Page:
Category: Proxy usage

Q

Why am I getting the following compiler error:
"C2440: 'initializing' : cannot convert from 'java::lang::String *' to 'java::lang::String'"

A

You made the fairly common mistake of using your Java habits in C++. You probably wrote something like:

String      temp = new String( "test" ); 

What you should have written instead is:

String      temp = String( "test" ); 

or even simpler:

String      temp = "test"; 

The problem with the original snippet is that you are allocating a String instance on the C++ heap using operator new (). Then you're assigning the resulting pointer to a non-pointer type variable.

If you really want to allocate a proxy instance on the C++ heap all you have to do is declare the variable holding the instance as a pointer type:

String *    temp = new String( "test" ); 

Once you allocate a proxy instance on the C++ heap, you are totally responsible for deleting it! IF you don't, you have both a C++ memory leak and a Java object leak!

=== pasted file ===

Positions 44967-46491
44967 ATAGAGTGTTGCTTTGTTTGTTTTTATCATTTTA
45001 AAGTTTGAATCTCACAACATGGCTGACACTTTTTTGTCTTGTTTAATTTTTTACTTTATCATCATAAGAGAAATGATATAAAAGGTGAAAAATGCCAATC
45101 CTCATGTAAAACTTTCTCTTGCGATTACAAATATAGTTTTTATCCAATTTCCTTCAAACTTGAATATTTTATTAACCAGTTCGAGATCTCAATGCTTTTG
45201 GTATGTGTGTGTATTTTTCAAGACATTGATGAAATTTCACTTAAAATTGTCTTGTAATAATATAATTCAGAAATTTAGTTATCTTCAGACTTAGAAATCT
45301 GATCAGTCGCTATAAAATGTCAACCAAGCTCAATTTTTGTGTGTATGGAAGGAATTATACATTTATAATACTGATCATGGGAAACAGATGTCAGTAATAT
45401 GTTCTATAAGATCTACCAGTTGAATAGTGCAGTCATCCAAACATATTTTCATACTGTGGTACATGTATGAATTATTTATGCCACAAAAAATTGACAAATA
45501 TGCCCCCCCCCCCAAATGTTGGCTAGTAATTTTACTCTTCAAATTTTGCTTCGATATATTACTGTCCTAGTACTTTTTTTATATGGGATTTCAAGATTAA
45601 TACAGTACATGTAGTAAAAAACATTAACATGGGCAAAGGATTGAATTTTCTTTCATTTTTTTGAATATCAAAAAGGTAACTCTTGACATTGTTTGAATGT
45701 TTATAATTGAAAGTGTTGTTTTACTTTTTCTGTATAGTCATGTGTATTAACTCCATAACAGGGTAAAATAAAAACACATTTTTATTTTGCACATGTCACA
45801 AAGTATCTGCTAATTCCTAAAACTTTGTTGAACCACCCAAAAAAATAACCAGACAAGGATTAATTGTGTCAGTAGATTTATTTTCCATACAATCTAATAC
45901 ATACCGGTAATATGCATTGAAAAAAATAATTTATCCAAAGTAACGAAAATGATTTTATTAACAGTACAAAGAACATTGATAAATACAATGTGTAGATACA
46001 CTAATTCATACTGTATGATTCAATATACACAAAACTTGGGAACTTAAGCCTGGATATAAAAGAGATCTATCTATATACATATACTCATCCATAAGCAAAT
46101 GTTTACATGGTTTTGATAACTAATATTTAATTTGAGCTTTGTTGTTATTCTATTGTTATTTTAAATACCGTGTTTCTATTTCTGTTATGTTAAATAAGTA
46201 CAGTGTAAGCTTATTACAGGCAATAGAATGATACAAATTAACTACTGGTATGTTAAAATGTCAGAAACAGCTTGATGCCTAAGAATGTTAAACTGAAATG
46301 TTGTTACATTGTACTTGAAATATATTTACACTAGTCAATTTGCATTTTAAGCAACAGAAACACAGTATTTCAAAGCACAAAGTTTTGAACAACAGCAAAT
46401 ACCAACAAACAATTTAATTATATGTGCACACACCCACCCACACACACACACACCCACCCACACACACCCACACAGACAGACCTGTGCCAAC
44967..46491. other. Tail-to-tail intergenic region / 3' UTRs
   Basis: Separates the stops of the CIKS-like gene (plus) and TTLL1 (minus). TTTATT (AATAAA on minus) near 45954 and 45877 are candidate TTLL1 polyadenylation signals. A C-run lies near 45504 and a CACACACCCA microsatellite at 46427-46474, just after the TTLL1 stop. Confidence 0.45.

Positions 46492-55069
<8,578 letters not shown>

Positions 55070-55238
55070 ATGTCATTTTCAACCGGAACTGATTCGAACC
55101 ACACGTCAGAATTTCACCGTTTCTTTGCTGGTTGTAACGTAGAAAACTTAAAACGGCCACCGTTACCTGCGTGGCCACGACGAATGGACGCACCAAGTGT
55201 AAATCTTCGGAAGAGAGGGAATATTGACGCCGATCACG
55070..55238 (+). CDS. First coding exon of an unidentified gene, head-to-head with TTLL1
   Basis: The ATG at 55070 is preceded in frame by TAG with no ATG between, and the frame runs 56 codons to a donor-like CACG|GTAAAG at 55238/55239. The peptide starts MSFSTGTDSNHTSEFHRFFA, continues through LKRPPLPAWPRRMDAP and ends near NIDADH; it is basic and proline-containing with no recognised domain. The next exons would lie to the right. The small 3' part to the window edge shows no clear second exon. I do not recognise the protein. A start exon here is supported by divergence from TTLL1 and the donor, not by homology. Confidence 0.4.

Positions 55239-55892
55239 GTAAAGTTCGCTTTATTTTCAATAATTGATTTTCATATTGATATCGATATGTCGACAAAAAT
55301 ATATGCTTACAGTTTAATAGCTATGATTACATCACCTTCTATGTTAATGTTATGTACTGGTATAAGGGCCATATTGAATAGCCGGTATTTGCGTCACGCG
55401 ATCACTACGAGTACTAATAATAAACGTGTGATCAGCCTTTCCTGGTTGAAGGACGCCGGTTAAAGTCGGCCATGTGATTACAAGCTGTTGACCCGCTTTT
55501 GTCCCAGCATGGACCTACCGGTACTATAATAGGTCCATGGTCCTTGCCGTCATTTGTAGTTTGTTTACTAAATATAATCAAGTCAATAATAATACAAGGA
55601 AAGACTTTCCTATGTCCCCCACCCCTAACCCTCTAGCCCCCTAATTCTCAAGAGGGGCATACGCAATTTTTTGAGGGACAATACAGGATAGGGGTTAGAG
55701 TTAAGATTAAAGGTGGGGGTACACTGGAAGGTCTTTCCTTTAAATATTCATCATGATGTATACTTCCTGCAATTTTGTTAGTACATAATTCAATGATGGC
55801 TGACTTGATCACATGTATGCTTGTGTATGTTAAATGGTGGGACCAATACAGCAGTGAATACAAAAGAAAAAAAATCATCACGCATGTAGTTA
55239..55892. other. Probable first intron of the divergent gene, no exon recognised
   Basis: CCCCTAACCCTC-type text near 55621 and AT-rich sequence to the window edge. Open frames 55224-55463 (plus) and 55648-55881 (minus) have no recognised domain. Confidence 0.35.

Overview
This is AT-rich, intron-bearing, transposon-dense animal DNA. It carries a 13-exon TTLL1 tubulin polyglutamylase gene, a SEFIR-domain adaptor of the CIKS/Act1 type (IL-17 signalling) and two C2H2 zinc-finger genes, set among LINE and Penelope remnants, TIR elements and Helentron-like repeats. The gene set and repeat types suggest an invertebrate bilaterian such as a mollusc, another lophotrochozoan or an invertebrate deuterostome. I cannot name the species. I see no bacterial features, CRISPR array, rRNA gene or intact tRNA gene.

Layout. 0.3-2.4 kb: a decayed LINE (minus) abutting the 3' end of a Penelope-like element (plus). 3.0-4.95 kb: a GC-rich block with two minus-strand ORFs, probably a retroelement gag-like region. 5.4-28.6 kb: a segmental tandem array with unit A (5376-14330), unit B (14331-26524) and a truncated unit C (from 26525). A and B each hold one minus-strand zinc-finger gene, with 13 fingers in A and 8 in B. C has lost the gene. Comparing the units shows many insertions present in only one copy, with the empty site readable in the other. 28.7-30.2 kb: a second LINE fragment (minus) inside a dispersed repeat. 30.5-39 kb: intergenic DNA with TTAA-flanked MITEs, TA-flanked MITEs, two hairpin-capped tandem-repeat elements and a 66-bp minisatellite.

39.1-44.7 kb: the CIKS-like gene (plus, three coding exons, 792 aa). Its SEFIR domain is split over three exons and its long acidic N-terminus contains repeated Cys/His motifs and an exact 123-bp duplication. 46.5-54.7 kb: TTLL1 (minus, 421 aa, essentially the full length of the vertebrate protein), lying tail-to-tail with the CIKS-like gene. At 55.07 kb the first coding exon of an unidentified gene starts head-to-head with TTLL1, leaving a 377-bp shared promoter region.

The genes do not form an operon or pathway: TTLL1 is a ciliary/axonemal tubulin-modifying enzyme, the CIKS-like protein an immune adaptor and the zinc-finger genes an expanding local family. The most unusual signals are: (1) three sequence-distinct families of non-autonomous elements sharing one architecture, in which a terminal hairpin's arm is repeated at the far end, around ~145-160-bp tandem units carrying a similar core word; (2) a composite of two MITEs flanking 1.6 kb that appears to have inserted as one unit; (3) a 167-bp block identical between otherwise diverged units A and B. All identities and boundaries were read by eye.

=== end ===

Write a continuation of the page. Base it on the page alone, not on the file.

You rarely have to allocate proxies on the heap. The entire runtime framework is designed to allow you to avoid C++ memory management issues by using "automatic" objects. The only times when you might have to use pointers are when you

  • declare global objects (to be avoided anyway) and need to prevent the JVM to be loaded when the C++ runtime initializes the object.
  • need to extend the lifecycle of an object beyond its natural scope.

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